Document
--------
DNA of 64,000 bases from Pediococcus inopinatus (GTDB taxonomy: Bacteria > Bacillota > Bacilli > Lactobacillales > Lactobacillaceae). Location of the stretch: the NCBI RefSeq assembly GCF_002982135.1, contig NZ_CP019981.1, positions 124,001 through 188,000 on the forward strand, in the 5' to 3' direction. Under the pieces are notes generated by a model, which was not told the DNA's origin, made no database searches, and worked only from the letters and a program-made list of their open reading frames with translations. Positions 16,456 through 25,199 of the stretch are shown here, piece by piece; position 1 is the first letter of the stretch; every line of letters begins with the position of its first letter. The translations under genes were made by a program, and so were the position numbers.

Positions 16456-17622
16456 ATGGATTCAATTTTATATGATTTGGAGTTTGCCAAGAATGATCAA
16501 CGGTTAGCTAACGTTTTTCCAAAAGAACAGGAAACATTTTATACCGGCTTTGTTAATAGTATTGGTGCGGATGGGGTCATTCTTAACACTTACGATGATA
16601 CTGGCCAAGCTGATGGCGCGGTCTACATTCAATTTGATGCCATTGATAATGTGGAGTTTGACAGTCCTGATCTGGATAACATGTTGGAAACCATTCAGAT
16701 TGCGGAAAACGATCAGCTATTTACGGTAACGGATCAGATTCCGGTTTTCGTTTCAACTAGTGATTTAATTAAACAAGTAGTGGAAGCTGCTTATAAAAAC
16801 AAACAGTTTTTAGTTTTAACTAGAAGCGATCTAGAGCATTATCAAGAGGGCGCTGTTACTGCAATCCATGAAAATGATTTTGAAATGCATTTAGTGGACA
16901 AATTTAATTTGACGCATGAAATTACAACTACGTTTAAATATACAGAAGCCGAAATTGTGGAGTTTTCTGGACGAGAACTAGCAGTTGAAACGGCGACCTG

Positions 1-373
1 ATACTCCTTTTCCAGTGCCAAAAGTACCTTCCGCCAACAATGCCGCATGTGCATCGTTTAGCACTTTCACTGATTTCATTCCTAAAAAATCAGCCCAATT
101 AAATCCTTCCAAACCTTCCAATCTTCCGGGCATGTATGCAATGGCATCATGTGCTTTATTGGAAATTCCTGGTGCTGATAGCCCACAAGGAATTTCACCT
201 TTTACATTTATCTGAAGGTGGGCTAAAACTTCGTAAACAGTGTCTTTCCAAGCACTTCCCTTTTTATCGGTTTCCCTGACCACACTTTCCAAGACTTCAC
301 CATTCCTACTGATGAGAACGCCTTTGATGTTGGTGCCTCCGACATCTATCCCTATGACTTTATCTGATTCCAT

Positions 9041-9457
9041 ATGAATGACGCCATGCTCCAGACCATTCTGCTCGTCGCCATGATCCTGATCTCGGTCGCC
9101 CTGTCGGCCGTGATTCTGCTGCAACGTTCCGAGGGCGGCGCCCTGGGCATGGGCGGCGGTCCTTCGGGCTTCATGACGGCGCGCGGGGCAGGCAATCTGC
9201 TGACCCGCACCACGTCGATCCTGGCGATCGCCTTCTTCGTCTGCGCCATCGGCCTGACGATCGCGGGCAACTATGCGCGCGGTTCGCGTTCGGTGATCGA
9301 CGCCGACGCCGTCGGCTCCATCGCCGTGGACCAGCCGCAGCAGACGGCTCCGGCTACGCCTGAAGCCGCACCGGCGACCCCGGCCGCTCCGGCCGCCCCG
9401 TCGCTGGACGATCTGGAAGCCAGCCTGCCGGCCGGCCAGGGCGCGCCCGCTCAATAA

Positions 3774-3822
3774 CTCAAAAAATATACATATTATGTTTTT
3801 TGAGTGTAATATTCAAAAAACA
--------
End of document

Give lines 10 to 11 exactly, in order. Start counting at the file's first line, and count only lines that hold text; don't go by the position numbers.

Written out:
1 ATACTCCTTTTCCAGTGCCAAAAGTACCTTCCGCCAACAATGCCGCATGTGCATCGTTTAGCACTTTCACTGATTTCATTCCTAAAAAATCAGCCCAATT
101 AAATCCTTCCAAACCTTCCAATCTTCCGGGCATGTATGCAATGGCATCATGTGCTTTATTGGAAATTCCTGGTGCTGATAGCCCACAAGGAATTTCACCT